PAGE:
Pinehurst approves FY24 budget with $0.23 tax rate

Council approves adoption of Metropolitan Planning Area for urban area

PINEHURST – The Village of Pinehurst Council met Tuesday, June 13, with the passing of their FY 2024 budget ordinance and the approval of a few broader county-related matters on the agenda.

The council approved the FY 2024 Budget Ordinance for the Village of Pinehurst, but before that vote took place, Mayor Pro Tem Pat Pizzella proposed an additional tax rate cut.

The original proposed tax rate in the budget is $0.23, which is already $0.08 lower than the previous tax rate and $0.005 lower than the projected revenue-neutral rate. Pizzella’s request was for the lowering of the rate by an additional penny to $0.22.

“This happened to be a unique year not only for the Village of Pinehurst but for the County of Moore because it coincided with the property tax rate revaluation for our citizens and their homes,” Pizzella said. “This past year, the average valuation increased by 49.5% for homes in the Village of Pinehurst which is a pretty steep hike. What we have before us is a pretty solid budget, but I believe we are taking a little more money than we need to run our government, which is why I would like to see the rate at which we assess our homeowners to be a little less.

“This will have the advantage of leaving a few more dollars in the hands of our tax-paying residents. I realize that it’s a small amount, but I think it makes a difference. There are people in the Village of Pinehurst that are on fixed incomes, or they find themselves widowed all of a sudden, and not everybody is as fixed as everybody else. If we can have people keep a little bit more of their money, this will be a plus for them.”

According to Pizzella, the reduction of the tax rate would amount to a difference of approximately $600,000 in the budget.

However, the motion to reduce the rate further failed 2-3, with Mayor John Strickland and councilmembers Lydia Boesch and Jeff Morgan voting against it.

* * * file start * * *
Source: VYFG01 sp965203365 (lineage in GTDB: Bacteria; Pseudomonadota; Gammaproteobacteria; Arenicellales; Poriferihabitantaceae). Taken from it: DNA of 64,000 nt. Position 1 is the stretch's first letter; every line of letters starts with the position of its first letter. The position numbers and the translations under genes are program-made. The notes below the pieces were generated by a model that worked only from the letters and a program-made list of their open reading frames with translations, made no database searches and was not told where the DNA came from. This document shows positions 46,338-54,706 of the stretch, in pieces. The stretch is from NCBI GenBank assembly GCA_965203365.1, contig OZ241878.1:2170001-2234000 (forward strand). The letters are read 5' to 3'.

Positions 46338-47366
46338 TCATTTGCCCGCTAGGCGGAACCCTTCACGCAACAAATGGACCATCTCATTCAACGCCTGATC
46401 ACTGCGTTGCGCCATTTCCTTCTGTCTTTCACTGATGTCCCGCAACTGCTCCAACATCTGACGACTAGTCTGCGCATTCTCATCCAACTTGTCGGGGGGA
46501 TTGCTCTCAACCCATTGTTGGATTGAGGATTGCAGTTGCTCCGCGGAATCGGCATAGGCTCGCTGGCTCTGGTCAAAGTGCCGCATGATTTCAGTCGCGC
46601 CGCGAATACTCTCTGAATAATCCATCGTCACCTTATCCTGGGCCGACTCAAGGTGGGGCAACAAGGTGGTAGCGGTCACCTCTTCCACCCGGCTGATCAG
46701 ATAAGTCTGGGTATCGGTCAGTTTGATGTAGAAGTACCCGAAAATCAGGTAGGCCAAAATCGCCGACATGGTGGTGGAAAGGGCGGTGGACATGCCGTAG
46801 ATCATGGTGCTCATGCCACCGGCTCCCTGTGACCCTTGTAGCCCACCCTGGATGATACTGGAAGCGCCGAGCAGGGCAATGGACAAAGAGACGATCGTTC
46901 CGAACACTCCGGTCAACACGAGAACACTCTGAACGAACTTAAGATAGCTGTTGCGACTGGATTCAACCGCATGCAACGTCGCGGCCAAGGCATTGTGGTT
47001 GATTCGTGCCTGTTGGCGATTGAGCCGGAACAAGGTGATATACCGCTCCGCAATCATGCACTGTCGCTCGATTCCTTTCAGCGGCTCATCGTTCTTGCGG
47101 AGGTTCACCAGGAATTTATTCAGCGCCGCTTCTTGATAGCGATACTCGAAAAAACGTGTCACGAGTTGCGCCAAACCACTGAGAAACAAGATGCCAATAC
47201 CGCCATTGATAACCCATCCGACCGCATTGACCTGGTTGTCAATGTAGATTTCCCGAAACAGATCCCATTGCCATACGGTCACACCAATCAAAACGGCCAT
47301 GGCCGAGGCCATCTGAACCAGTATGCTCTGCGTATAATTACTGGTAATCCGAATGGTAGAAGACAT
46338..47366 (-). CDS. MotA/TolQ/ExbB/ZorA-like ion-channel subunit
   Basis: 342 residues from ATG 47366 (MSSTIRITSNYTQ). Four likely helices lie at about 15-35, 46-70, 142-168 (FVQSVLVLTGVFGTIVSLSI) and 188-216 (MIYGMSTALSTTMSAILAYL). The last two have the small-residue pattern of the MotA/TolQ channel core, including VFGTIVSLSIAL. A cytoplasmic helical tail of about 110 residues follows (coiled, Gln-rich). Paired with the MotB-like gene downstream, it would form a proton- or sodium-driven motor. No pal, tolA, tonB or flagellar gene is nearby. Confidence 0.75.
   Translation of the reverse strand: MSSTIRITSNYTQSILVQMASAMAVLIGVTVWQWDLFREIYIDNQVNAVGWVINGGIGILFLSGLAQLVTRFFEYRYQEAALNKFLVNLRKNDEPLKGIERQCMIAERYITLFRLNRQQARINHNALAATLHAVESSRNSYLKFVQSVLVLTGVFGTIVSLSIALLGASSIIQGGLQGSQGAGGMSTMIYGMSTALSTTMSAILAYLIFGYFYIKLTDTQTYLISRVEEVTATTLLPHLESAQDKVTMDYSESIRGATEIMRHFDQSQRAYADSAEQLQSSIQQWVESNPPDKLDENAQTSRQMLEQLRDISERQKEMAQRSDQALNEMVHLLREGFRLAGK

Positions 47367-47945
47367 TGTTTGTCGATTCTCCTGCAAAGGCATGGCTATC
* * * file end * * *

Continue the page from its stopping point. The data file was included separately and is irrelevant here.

“If we change the rate to a lower one now, it will cause us to have to increase the rate – according to the plans that we now have – at a faster rate and at different times into the future than we otherwise would if we set the rate this year at $0.23,” Strickland said.

“This year is not an island alone,” Morgan said. “This is part of a five-year plan. Whenever you’re talking about a tax cut, that plays pretty well and gets a lot of people’s attention because you think you’re saving money. But if we’re going to have these big purchases later on, we will be put in a position where we have to raise the taxes. The reason this tax rate was created was to keep it at an even plane to be able to save up for those big expenditures, and so we don’t have to, later on, raise the tax rate. You’re really popular when you lower taxes. You’re not really popular when you raise them, and we’d be setting ourselves up to raise them in the future.”

The council also adopted a contract renewal with Lofton Garbage Services for solid waste collection in The Country Club of North Carolina.

“We contract out our solid waste services in CCNC, and so we currently have two different contractors that provide those services to us, Lofton Garbage Services and Becky’s Rubbish,” said Public Services Director Mike Apke. “Lofton currently provides the majority of homes in CCNC with service, and they do nearly 400 homes. Becky’s does about 60 homes. We have identical one-year contracts with each of them, and we renew them every year.”

The Village will pay a CPI adjustment rate, which is an increase of 5.4%, totaling $135,000 for the services.

The council also adopted a resolution of support for the Moore County Transportation Committee’s proposed STIP 7.0 Project Prioritization submission.

“What this list represents is the seven highest scoring highway projects and the seven highest scoring bike and pedestrian projects based on the last round of scoring that was done for the various eligible projects that are out there,” said Village Manager Jeff Sanborn. “This list has been sent out to all the local governments in Moore County for approval, and what will be required is approval from the majority of these local government boards.”

The council finally approved the Metropolitan Planning Area (MPA) for the Sandhills Area Metropolitan Planning Organization in conjunction with Southern Pines, Aberdeen, Pinebluff, Taylortown, Whispering Pines and Foxfire.

“This urbanized zone that the census has been tracking for a number of years was just recently recognized as such as a result of the 2020 Census because it reached a population threshold of over 50,000 which was the triggering event that required us to form a municipal planning organization,” Sanborn said.

The Village of Pinehurst will next meet June 27.

By Lauren Rose

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